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Coast Guard authenticates keel for third offshore patrol cutter


Keel for third OPC is authenticated

Karlier Robinson, welder from Eastern Shipbuilding Group, welds the sponsors initials onto a ceremonial plate during the offshore patrol cutter keel authentication ceremony June 15, 2022. The keel authentication signifies the start of the ship’s life. Photo courtesy of Eastern Shipbuilding Group.

The Coast Guard and Eastern Shipbuilding Group (ESG) authenticated the keel for the third offshore patrol cutter (OPC), Ingham, in Panama City, Florida, July 15.

The keel authentication, a time-honored tradition in shipbuilding, was conducted by Rear Adm. Chad Jacoby and Joey D’Isernia, ESG president. Karlier Robinson, a welder with ESG, applied the initials of the sponsor, Sen. Lisa Murkowski of Alaska, to the ceremonial plate, which declares the keel of Ingham to be “truly and fairly laid.”

The third OPC will carry a name that dates back to the U.S. Revenue Cutter Service, a predecessor service to the Coast Guard. The first ship to be named Ingham, after then-Secretary of the Treasury Samuel D. Ingham, was a 74-foot Revenue Cutter Service vessel commissioned in 1832. The cutter’s motto was “Semper Paratus,” which the Coast Guard adopted as its service motto in 1896.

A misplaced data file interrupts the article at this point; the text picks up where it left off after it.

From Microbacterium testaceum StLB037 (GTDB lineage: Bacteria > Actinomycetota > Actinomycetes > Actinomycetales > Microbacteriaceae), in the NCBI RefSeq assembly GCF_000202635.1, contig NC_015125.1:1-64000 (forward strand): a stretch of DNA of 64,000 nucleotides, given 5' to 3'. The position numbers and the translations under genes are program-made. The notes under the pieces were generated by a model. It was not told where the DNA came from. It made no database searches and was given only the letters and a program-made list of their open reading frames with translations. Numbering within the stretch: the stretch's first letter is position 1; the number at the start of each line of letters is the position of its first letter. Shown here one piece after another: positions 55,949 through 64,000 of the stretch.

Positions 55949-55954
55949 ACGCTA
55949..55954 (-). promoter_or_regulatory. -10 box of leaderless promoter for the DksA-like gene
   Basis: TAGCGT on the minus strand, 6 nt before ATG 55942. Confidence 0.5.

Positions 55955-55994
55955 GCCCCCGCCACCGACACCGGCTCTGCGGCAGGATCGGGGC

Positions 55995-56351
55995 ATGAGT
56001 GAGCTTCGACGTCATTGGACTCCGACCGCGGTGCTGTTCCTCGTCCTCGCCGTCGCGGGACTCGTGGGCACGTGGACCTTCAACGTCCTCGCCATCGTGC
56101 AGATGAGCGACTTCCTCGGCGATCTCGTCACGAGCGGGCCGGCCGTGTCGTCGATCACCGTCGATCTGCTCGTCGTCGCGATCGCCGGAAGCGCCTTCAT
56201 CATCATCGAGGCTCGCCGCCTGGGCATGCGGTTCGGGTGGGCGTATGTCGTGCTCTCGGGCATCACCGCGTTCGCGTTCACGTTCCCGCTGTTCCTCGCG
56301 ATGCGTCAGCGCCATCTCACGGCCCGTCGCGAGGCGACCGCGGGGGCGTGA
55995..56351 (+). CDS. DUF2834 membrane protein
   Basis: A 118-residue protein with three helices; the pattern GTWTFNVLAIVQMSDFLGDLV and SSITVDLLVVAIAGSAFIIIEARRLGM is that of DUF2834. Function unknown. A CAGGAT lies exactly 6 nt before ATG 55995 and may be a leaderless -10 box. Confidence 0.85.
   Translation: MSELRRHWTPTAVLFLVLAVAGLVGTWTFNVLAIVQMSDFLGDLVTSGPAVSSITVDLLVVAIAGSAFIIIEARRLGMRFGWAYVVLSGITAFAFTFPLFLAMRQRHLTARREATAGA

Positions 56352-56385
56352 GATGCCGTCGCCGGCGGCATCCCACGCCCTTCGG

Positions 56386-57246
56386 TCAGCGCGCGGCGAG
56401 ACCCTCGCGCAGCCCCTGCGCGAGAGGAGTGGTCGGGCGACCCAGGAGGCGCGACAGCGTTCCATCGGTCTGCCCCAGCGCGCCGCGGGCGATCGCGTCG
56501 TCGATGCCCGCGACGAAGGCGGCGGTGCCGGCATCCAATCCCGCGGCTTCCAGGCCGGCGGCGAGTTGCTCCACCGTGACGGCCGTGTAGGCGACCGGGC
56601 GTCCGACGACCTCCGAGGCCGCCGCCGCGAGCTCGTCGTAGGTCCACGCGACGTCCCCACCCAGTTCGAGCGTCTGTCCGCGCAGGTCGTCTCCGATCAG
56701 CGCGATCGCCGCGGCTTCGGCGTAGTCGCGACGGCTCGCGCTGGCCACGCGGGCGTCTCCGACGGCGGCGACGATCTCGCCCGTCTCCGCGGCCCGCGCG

The last cutter to bear the name Ingham was WHEC 35, which operated from 1936 to 1988. During World War II, Ingham was responsible for sinking an adversarial U-boat that was threatening convoy operations in the Atlantic Ocean. Ingham also deployed to service in the Vietnam War, where it earned two Presidential Unit Citations. After the Vietnam War, Ingham returned to regular Coast Guard duties. When Ingham was decommissioned in 1988, it was the oldest and most decorated cutter in the Coast Guard and the second oldest warship still in operation. The WHEC Ingham is now a historic landmark and museum ship in Key West, Florida.

The OPC acquisition program meets the service’s long-term need for cutters capable of deploying independently or as part of task groups and is essential to stopping smugglers at sea, interdicting undocumented migrants, rescuing mariners, enforcing fisheries laws, responding to disasters and protecting ports. The acquisition of 25 OPCs will complement the capabilities of the service’s national security cutters, fast response cutters and polar security cutters as an essential element of the Department of Homeland Security’s layered security strategy.

Delivery of Ingham is scheduled for 2025. Four OPCs are currently in production.

For more information: Offshore Patrol Cutter Program page